‘The reality I have known no longer exists’ laments the narrator at the loss of the Paris of his youth. This extract from Marcel Proust’s ‘A la recherché du temps perdu’ (In Search of Lost Time), is referred to in Alexander Tzonis and Liane Lefaivre’s seminal essay ‘Why Critical Regionalism today?’ in an attempt to poetically capture the concept of the loss of a place and its identity. A loss synonymous with modern architecture, particularly in relation to contemporary global development , in this essay they argue for a ‘Regionalist Architecture’ , an architecture of place making which preserves the fibres of ‘collective social structures and the collective representations’(i) that are etched within community and place ; things that cannot be recaptured if lost.
Kigali is undergoing a radical transformation in implementing its 2020 vision for the city, and in doing so is experiencing a rapid disintegration of identity and culture. Traces of Rwanda’s rich vernacular, which utilise local materials (such as earthwork construction and roof thatch; more details), have been vehemently outlawed, with generic, mono-functional high rise buildings, constructed of concrete, clad with a ubiquitous curtain walling opted for as the preferred aesthetic choice for a modern Rwanda. These incongruous visual/architectural doctrines bare no contextual relevance to the semi-pastoral setting of Kigali, yet are being ruthlessly implemented and constructed, in most cases by Chinese contractors (more details). The traditional methods of construction which are almost forbidden , mean that within a country which is landlocked the building industry has become heavily dependent upon importing materials, carrying with it escalating material costs and increased embodied energy; this is the dichotomy that defines architectural progress in Rwanda.
Therefore it has never been timelier for the South African architect, and teacher, Peter Rich (more about Peter Rich Architects) whose very work draws heavily from its context’s, serving to bolster local communities it resides within, to now re-visit Rwanda to conduct a workshop and a lecture on his work with the Kigali Institute of Technology (KIST) , also in conjunction with the University of Arkansas School of Architecture. Peter Rich’s work has established an architecture which is uniquely African. Influenced directly by an understanding of spatial hierarchies and aesthetic qualities of African tribal settlements, he works directly within the community, sustaining the cultures and traditions re-emerging in his buildings. His methods are not only due to his empathy for marginalised communities, but are methods which are a forceful architectural response to the new problems posed by contemporary global development, where a disintegration of identity, culture and community is characterized by homogeneity of place.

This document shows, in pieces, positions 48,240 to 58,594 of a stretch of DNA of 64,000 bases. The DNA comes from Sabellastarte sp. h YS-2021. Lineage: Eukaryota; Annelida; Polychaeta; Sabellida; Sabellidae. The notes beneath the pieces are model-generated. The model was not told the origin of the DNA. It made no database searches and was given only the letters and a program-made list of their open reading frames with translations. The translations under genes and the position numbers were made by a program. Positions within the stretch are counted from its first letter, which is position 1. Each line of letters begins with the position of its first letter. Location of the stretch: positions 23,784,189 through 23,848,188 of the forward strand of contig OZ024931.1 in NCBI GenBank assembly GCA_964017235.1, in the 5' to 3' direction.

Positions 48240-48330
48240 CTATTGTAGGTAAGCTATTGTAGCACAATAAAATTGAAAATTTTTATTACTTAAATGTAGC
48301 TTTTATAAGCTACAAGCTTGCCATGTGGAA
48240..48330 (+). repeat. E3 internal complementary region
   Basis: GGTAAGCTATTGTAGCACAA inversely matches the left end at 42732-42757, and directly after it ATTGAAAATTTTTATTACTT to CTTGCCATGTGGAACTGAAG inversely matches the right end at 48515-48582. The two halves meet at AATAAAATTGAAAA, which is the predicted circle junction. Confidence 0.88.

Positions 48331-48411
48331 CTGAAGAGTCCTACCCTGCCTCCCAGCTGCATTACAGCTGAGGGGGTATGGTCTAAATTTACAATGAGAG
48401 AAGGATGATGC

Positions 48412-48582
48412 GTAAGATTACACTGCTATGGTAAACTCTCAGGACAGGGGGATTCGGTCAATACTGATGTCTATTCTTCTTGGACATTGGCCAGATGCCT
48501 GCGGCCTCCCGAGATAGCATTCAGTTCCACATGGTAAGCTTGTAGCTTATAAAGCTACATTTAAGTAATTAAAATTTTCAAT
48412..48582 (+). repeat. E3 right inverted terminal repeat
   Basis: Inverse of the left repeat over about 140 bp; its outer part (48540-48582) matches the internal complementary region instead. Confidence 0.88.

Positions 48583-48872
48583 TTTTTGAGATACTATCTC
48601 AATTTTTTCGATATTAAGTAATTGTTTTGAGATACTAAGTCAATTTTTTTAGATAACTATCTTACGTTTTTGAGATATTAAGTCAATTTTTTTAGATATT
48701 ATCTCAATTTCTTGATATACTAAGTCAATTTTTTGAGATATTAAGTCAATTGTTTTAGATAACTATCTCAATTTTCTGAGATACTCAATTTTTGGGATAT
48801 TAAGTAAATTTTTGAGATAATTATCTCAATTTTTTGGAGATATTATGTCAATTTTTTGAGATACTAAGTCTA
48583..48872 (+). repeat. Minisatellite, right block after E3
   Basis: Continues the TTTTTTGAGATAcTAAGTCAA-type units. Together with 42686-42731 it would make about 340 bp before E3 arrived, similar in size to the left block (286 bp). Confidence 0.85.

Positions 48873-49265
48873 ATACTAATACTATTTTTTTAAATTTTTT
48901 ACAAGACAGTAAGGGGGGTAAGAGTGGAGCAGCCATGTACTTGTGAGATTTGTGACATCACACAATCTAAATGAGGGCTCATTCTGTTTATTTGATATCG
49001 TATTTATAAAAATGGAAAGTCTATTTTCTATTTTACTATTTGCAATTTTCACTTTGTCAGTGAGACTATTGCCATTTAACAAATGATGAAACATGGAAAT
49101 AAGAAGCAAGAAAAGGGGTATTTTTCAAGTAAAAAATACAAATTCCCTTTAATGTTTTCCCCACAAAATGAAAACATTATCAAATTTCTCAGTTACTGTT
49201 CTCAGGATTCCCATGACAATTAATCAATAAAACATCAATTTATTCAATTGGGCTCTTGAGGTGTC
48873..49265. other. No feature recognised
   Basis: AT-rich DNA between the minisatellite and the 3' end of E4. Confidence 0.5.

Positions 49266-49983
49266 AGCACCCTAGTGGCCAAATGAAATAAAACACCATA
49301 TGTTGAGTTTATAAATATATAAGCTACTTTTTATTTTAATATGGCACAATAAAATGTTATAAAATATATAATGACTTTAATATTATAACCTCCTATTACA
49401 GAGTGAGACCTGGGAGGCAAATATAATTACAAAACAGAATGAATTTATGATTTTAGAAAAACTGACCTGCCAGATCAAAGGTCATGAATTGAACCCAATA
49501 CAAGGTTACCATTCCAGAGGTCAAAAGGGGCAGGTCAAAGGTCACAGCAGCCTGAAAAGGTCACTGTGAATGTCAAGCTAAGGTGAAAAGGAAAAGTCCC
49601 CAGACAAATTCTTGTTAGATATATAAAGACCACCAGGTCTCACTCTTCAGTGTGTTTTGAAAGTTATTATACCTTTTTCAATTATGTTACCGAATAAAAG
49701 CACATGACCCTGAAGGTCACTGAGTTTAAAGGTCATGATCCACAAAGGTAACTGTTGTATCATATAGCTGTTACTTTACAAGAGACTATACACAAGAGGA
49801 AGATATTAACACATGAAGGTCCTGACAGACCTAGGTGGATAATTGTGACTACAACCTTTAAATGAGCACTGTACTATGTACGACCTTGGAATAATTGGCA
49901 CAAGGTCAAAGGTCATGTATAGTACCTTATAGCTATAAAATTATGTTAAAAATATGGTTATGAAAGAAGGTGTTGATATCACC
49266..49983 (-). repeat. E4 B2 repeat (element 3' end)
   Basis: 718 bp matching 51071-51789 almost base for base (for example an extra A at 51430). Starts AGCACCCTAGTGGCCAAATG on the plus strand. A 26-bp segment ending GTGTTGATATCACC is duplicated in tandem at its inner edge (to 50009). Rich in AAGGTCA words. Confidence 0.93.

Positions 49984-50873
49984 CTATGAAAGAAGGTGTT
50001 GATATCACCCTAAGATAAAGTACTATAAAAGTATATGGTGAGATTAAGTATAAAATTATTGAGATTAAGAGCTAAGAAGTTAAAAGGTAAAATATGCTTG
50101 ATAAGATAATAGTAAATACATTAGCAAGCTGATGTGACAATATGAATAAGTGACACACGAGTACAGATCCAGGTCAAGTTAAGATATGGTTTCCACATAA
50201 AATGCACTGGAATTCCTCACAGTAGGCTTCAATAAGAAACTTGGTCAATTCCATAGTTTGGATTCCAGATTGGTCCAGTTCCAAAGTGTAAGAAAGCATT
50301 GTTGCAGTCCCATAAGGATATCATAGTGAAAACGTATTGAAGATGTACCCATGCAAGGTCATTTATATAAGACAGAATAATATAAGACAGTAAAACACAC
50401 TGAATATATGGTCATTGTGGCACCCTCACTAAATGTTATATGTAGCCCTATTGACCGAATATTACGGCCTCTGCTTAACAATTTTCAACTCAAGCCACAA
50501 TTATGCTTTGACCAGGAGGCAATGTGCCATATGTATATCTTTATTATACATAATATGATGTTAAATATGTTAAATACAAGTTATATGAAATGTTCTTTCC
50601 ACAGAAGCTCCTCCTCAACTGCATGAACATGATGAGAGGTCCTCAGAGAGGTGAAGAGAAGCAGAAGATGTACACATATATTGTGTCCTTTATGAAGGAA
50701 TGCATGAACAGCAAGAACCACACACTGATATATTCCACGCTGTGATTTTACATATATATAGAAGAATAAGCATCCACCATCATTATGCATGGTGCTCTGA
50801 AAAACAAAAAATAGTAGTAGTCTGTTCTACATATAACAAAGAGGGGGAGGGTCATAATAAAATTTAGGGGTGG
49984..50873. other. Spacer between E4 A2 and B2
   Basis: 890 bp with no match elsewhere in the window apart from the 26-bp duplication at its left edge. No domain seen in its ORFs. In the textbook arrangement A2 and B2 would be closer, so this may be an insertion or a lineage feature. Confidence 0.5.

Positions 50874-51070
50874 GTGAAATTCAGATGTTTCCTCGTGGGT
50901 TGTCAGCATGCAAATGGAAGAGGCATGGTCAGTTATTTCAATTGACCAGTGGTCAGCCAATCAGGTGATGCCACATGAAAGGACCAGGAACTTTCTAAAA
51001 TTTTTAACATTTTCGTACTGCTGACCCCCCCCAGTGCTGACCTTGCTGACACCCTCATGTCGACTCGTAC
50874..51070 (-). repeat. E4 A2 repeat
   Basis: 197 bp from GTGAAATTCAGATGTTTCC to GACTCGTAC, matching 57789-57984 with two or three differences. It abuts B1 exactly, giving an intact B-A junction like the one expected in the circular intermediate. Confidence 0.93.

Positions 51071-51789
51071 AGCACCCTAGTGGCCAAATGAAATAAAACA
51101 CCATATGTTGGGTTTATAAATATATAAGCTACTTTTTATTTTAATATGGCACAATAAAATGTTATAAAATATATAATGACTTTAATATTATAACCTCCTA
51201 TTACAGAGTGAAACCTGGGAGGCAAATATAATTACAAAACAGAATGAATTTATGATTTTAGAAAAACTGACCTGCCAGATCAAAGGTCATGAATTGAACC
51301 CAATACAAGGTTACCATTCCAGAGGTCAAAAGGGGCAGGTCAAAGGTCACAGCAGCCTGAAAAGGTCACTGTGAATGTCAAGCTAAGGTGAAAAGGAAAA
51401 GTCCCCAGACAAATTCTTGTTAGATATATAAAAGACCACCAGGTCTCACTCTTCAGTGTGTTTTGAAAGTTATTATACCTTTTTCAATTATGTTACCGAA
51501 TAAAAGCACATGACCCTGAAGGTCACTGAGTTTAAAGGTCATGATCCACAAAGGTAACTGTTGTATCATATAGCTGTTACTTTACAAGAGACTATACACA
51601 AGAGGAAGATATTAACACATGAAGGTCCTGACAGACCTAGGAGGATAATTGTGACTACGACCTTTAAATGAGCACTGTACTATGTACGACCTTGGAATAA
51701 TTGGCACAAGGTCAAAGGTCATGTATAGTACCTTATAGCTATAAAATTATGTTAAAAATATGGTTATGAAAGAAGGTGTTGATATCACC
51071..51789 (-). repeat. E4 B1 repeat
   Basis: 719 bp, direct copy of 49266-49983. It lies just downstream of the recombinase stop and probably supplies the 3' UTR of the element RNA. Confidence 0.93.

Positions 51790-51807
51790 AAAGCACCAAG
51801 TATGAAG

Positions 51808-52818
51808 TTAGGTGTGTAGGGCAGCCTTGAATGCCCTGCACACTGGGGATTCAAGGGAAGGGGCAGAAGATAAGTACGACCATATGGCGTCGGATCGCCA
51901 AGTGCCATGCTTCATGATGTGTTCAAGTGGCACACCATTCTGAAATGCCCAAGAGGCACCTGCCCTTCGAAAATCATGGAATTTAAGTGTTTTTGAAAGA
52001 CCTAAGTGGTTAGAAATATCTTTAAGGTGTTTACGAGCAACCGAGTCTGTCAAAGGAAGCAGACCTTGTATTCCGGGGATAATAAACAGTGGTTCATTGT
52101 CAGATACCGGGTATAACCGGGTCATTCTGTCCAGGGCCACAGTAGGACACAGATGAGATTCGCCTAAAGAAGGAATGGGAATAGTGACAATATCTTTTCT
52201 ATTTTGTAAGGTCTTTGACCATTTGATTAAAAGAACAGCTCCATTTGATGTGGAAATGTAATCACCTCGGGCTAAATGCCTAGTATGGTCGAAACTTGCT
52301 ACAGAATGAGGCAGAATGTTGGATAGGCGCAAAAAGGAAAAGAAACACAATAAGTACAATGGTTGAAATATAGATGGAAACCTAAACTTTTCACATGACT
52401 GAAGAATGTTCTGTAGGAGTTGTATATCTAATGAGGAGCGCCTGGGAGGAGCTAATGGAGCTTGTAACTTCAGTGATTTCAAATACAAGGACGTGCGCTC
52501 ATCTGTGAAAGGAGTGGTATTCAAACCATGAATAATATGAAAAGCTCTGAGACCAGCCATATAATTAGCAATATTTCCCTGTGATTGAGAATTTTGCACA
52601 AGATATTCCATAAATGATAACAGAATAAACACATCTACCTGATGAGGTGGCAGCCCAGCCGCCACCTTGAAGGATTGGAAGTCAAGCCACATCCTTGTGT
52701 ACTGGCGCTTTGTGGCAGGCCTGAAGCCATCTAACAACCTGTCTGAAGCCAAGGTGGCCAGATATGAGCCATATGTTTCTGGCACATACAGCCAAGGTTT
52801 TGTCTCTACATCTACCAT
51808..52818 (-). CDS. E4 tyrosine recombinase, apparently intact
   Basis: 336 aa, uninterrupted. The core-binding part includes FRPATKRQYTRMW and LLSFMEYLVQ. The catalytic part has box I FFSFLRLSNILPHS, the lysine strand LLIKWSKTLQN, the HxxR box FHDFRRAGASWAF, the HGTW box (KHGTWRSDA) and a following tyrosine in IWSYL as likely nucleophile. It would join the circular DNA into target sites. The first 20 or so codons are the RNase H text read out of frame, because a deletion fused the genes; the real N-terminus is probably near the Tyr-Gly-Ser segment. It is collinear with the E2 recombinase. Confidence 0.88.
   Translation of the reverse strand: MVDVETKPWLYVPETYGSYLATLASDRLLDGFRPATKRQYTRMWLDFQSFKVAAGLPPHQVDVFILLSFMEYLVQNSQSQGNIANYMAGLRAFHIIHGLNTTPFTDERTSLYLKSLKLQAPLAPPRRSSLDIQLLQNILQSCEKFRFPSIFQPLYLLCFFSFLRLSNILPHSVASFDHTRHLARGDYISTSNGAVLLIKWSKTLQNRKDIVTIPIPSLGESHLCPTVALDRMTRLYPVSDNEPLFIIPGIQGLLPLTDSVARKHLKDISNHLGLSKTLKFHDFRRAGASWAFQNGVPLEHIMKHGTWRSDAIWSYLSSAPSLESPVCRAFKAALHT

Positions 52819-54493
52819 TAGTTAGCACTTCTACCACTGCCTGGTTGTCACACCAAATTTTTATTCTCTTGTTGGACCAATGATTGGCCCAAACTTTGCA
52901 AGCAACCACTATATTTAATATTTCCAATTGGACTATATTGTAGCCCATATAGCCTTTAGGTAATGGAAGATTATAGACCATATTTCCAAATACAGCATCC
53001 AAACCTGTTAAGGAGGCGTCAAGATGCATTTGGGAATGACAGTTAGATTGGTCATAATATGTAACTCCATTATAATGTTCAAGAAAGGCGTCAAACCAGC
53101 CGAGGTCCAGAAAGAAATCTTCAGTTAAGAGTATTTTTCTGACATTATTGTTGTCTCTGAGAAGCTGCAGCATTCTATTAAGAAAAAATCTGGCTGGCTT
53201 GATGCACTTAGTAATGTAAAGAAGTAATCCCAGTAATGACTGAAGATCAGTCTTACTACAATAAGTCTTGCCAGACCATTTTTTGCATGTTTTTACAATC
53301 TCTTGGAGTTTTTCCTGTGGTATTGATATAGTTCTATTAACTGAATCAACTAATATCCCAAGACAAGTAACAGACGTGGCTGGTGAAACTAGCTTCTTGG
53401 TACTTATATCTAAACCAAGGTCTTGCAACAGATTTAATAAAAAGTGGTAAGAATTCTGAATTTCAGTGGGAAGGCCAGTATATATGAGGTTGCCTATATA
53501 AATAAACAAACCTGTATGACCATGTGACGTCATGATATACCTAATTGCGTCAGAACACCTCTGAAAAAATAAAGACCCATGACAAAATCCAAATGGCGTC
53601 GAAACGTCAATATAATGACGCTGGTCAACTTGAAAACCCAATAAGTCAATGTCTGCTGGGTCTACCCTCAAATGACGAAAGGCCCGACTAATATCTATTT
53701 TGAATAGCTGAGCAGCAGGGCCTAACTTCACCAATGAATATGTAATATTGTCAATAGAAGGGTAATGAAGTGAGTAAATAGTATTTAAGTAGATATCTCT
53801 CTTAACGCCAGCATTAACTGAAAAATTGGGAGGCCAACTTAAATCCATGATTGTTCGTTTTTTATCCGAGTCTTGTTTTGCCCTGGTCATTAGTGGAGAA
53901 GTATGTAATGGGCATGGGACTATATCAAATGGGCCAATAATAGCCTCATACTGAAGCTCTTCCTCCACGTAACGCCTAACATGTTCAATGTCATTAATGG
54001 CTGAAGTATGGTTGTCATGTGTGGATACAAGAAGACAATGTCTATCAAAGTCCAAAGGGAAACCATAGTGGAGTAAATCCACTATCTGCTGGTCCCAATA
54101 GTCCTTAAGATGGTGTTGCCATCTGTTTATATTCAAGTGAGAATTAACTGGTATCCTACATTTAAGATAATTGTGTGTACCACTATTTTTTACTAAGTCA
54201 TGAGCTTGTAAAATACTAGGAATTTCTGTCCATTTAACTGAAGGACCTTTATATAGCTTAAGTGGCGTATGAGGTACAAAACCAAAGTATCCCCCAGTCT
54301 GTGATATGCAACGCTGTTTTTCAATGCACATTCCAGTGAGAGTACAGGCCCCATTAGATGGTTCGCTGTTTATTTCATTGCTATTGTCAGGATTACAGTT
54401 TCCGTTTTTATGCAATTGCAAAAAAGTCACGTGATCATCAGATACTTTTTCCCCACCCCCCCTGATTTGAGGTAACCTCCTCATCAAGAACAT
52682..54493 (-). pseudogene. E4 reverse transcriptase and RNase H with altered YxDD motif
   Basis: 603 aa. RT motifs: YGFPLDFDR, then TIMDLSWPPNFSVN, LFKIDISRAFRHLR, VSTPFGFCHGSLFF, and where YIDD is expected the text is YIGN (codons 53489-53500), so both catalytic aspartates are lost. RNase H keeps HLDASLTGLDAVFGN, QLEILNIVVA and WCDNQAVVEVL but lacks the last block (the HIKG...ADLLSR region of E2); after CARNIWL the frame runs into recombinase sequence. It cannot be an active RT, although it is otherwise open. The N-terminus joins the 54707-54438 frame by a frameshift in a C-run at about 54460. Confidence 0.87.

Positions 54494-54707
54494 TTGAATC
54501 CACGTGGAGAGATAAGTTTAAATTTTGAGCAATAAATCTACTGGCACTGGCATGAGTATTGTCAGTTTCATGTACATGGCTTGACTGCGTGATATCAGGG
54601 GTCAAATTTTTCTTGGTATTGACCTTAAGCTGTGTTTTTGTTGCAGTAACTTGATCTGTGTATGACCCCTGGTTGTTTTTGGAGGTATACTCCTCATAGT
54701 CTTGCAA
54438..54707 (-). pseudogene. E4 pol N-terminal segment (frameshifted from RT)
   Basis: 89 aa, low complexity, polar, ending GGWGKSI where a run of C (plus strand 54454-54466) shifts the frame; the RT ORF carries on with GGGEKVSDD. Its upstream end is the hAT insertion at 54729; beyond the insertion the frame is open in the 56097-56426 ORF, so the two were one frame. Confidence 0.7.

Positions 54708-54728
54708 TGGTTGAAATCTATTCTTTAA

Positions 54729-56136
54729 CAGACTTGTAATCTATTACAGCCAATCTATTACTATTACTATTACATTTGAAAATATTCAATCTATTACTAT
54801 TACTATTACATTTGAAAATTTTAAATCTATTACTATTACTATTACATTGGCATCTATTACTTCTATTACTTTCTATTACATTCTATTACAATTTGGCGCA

During his visit, Peter was drawn to a place with a particular convivial spirit as the subject for his workshop; the community of Kimisagara, in the centre of Kigali. Kimisagara is the most densely populated, disadvantaged area in central Kigali with few opportunities for young people with alarming school dropout rates. It was in Kimisagara, in the unfinished ‘Football For Hope Centre’ for Esperance (more information), that Peter chose as the venue to give his lecture about his work to the students of KIST, Arkansas and the community of Kimisagara .
‘This lecture in relation with the exhibition LEARNT IN TRANSLATION draws on Peter Rich's extensive personal and professional career, through his drawings and travel sketches, models and photographs. Rich's working methodology emphasizes the importance of community engagement and research. Part of this process is intensive observation of people and environments, and documentation of the context for a project through sketching and measured drawings.’(ii)